Finally, my parents sent my brother and I home because we knew she was alright and there was no need for all of us to stay. I think it was because my mom kept looking at my face. She kept commenting that I looked like death (I'm paraphrasing). I guess I did.
When I was home, I coloured. I hate colouring. I hate it with a fiery passion and think it is ridiculous for teachers to mark your overall work on the prettiness of your drawings and oh my god why am I so bad at it?
I had to create a kid's book for my creative writing class and all that was left was the colouring, so I very calmly sat at my kitchen table and coloured.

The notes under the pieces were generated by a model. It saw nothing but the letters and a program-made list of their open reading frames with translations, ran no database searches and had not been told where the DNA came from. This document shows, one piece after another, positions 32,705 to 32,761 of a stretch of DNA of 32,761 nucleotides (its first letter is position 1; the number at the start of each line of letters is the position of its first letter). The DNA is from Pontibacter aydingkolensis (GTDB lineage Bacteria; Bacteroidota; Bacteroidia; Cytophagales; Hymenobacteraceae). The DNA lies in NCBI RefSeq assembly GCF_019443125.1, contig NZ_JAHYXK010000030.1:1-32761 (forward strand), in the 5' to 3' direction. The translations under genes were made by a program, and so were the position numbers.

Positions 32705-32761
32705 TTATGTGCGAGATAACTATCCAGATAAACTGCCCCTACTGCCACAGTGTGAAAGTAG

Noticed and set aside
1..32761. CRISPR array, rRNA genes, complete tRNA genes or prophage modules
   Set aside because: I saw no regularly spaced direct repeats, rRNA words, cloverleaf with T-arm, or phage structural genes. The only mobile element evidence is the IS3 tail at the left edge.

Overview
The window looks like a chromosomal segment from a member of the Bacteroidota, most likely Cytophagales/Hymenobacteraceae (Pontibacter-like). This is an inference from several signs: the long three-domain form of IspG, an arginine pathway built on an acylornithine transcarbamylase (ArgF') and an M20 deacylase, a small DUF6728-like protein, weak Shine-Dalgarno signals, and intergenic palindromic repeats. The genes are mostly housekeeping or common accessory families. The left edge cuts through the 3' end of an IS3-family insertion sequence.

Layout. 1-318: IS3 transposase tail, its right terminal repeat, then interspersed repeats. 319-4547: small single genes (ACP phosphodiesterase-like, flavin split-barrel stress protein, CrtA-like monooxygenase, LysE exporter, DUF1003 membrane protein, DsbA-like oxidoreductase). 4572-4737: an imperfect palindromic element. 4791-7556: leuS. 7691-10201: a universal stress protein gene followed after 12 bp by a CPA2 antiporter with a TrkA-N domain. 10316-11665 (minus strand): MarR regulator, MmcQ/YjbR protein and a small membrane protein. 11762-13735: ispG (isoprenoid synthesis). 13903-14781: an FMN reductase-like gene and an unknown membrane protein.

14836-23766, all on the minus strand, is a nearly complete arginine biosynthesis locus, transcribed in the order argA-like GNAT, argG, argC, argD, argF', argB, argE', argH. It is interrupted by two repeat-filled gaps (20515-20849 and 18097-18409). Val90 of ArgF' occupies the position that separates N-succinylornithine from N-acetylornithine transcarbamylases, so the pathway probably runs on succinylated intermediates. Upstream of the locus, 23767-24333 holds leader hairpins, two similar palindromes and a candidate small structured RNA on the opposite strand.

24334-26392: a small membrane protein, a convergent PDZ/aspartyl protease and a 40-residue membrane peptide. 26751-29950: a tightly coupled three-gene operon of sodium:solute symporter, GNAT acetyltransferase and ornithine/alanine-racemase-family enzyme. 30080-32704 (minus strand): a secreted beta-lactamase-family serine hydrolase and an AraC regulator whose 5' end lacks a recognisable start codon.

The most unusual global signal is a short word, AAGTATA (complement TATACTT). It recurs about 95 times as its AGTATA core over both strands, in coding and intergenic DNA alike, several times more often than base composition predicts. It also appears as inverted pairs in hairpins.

That helped. Thinking helped, moving helped, hell, showering helped (that helped a lot actually, stage make-up is really thick).
Hearing pretty things didn't help. I didn't want to hear them. I wanted facts, I wanted to know precisely what had happened and why and what it meant now. Hearing that it was going to be okay--when they had no idea if it was going to be okay--did not help.
So I think that's why I can't comfort people.
I want to comfort people that need it. I really do. But if it was me, that's not what I'd want. Hugging is always useful (except in my one case but that was a special circumstance), but not talking. I don't want to hear it. So I don't know what to say. I don't know if it would help to say that it's going to be okay--when I don't know that for sure--or if I should keep quiet.
I don't know.
So when my friend needs help, I don't know what to do, what to say.
The first group I ever joined on Facebook was 'Writing Papers Single Spaced First Makes My Double Spaced Result Climactic'.
I get it now.
Posted by The Ousted Princess at 12:31 AM
Sunday, October 18, 2009
My hole puncher is leaking.